Members of the Humanities Nebraska Speakers Bureau are screened through an auditioning process to ensure that audiences will receive a high-quality educational experience.  To assist libraries, schools, clubs and other organizations in planning a speaker event or series, programs from this list are available at a special rate of $25 for the first application in a calendar year and $50 for a second application in the same calendar year. The usual two application limit is also waived, allowing a third application from this list at the $50 rate.  For a full listing of topics, please go to our website:

Books of the Month

December “Books of the Month”


by: Tara Westover

Educated (2018) is a memoir by the American author Tara Westover. Westover recounts overcoming her survivalist Mormon family in order to go to college, and emphasizes the importance of education in enlarging her world. She details her journey from her isolated life in the mountains of Idaho to completing a PhD program in history at Cambridge University. She started college at the age of 17 having had no formal education. She explores her struggle to reconcile her desire to learn with the world she inhabited with her father.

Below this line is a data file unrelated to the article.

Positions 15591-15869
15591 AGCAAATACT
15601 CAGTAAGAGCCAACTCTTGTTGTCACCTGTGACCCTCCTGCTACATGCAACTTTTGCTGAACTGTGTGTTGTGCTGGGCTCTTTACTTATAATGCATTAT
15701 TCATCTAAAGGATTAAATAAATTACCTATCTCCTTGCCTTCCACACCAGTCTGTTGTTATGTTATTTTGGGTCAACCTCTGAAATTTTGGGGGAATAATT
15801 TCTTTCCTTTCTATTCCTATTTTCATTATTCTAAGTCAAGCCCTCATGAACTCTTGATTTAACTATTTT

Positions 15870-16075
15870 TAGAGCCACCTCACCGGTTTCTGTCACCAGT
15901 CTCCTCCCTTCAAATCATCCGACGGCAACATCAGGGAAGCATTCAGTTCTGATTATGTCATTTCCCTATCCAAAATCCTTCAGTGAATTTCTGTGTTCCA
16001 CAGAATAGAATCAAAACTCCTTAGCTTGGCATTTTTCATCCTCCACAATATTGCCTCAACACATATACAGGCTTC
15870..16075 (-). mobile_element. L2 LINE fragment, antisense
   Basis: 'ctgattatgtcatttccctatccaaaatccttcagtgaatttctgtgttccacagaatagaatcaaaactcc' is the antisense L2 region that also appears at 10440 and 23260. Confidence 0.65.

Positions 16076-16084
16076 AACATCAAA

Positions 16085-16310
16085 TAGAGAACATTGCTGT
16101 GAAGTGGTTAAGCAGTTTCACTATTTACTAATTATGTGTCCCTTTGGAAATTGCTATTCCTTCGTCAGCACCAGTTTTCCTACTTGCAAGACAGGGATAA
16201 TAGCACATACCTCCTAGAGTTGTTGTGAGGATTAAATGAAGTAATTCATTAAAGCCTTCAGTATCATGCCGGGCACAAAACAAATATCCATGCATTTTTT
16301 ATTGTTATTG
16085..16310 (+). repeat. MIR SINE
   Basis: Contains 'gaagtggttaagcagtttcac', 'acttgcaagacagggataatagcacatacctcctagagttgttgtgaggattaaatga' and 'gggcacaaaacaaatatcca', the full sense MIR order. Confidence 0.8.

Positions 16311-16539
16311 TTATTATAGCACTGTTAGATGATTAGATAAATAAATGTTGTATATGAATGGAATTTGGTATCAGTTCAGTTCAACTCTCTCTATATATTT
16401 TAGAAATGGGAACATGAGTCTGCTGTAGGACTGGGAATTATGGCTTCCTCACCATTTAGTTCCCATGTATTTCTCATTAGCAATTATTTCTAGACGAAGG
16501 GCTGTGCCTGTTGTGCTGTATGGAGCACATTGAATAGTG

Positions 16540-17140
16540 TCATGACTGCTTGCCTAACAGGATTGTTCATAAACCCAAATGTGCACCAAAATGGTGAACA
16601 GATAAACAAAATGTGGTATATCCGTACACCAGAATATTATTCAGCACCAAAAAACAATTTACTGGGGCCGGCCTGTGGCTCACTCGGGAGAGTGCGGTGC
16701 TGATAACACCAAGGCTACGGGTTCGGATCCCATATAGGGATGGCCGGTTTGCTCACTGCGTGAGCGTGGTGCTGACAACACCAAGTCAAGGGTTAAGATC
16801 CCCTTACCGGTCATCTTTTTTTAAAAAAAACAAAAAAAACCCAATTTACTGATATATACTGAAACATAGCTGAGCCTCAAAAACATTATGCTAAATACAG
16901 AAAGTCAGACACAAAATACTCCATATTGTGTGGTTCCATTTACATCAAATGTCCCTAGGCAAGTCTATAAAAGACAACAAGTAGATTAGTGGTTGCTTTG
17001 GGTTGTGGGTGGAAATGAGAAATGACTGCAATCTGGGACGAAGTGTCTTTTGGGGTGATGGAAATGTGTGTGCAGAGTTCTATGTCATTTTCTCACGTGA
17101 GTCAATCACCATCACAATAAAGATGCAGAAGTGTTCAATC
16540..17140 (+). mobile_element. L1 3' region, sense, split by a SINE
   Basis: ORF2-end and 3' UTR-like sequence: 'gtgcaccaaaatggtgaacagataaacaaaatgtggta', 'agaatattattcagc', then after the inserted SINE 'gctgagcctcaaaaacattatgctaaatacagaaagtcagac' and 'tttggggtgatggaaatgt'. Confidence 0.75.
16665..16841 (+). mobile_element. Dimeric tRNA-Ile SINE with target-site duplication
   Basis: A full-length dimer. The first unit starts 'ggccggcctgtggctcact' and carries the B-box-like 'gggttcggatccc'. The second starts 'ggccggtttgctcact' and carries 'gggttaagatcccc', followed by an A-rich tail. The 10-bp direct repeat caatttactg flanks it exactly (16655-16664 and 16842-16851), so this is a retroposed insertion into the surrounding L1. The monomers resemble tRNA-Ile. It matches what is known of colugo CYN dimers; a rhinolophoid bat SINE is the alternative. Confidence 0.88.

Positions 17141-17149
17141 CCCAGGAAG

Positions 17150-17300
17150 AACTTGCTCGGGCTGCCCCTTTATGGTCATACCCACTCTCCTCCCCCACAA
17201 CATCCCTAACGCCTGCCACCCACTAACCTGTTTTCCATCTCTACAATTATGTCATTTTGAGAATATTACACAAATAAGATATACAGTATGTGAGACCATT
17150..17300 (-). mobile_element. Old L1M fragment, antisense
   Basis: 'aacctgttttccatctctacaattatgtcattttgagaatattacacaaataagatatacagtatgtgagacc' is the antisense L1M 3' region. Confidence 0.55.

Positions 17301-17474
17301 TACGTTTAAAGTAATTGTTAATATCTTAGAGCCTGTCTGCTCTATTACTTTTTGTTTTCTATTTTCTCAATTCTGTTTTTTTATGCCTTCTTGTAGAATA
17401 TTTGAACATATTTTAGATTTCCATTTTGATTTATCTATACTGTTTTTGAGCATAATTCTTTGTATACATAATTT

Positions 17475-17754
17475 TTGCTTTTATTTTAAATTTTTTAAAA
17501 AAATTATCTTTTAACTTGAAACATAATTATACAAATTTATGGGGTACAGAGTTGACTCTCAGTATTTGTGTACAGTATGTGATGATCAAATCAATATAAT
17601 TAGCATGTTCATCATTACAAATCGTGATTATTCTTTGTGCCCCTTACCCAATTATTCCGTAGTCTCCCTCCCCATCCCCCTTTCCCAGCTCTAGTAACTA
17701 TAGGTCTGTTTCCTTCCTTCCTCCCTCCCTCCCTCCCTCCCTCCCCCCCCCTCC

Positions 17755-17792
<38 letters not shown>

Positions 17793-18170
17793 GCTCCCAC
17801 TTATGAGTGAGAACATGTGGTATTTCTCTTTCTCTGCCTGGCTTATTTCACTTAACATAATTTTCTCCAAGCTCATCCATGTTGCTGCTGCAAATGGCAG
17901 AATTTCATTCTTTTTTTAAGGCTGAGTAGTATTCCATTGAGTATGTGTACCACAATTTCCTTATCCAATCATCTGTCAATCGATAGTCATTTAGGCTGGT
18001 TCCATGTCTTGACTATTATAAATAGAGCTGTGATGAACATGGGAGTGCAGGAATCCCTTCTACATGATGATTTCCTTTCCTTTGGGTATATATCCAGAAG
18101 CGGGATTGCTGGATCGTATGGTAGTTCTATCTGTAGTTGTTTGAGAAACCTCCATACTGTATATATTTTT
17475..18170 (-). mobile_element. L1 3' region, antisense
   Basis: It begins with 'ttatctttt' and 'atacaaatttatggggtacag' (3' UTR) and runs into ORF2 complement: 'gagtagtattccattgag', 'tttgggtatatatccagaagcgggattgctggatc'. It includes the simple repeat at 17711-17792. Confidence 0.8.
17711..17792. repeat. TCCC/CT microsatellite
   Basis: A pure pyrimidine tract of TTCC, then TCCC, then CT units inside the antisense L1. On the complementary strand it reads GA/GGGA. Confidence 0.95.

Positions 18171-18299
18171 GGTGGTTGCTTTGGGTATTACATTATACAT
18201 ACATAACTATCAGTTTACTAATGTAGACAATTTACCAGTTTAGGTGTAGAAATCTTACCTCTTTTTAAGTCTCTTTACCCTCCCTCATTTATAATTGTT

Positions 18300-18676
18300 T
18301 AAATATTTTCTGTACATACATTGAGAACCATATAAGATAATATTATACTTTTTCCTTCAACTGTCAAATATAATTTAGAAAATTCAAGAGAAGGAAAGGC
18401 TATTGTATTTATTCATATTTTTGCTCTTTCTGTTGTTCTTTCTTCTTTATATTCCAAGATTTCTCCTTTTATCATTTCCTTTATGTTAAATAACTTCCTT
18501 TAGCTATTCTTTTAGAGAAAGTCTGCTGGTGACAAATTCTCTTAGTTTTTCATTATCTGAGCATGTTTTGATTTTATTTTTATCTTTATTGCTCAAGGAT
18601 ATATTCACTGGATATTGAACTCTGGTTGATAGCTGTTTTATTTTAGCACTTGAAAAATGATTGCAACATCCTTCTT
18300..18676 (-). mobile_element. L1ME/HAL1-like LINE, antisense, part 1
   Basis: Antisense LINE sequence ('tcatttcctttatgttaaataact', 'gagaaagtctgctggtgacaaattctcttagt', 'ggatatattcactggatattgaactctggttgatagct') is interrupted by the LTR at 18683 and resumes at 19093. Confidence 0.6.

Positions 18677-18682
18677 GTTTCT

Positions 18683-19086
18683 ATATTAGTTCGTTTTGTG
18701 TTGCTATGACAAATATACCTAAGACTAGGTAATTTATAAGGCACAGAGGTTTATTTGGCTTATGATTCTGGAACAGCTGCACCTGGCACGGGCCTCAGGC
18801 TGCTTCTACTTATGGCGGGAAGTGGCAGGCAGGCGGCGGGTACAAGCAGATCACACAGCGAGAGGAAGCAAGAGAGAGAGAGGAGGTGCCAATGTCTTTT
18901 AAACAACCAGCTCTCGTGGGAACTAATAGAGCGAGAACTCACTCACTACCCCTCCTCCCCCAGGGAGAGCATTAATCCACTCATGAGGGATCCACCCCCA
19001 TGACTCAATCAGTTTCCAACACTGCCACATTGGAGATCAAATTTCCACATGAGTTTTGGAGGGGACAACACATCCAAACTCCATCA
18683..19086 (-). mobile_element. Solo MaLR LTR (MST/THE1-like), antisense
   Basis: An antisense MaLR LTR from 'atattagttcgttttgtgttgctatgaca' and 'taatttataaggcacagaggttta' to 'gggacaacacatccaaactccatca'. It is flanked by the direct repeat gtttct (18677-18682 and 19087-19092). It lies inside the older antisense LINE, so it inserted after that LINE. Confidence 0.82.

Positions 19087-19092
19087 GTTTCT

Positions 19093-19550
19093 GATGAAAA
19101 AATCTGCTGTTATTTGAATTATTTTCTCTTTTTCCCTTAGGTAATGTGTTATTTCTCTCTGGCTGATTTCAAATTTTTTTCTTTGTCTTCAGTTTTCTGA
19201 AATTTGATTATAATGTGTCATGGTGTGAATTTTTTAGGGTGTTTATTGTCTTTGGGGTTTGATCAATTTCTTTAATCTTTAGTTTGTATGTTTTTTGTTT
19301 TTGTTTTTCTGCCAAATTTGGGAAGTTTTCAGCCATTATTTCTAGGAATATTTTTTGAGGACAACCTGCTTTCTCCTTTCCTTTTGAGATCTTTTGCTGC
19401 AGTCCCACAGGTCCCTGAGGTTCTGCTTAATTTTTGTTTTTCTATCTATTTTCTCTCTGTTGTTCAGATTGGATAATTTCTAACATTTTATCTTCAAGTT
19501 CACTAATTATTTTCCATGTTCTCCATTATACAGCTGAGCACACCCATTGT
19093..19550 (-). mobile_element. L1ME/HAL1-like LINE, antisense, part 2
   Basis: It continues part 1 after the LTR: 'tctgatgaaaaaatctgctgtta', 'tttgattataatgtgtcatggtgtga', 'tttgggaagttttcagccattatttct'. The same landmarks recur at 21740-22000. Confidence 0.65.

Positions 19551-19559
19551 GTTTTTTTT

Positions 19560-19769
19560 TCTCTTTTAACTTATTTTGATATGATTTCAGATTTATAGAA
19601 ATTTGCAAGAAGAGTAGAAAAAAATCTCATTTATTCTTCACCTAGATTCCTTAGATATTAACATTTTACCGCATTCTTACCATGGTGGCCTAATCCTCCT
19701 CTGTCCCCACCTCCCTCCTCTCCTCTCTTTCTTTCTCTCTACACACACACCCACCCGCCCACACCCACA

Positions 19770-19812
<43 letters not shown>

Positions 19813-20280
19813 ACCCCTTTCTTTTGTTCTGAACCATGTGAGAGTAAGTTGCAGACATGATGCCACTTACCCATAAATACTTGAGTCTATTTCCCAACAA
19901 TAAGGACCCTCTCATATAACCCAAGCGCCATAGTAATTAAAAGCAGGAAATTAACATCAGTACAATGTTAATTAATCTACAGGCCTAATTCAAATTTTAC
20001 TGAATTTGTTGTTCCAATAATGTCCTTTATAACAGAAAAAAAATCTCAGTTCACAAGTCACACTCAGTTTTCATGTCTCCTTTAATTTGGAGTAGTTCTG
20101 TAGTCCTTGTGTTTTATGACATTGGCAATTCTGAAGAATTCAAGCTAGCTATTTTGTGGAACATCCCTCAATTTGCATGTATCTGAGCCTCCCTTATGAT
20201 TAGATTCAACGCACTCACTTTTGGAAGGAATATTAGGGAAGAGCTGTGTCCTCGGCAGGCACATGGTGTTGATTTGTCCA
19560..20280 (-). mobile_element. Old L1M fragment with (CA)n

How to Educate An American

by: Michael J. Petrilli & Chester E. Finn, Jr.

In the years after A Nation at Risk, conservatives’ ideas to reform America’s lagging education system gained much traction. Key items like school choice and rigorous academic standards drew bipartisan support and were put into practice across the country.

Today, these gains are in retreat, ceding ground to progressive nostrums that do little to boost the skills and knowledge of young people. Far from being discouraged, however, conservatives should seize the moment to refresh their vision of quality K–12 education for today’s America. These essays by 20 leading conservative thinkers do just that.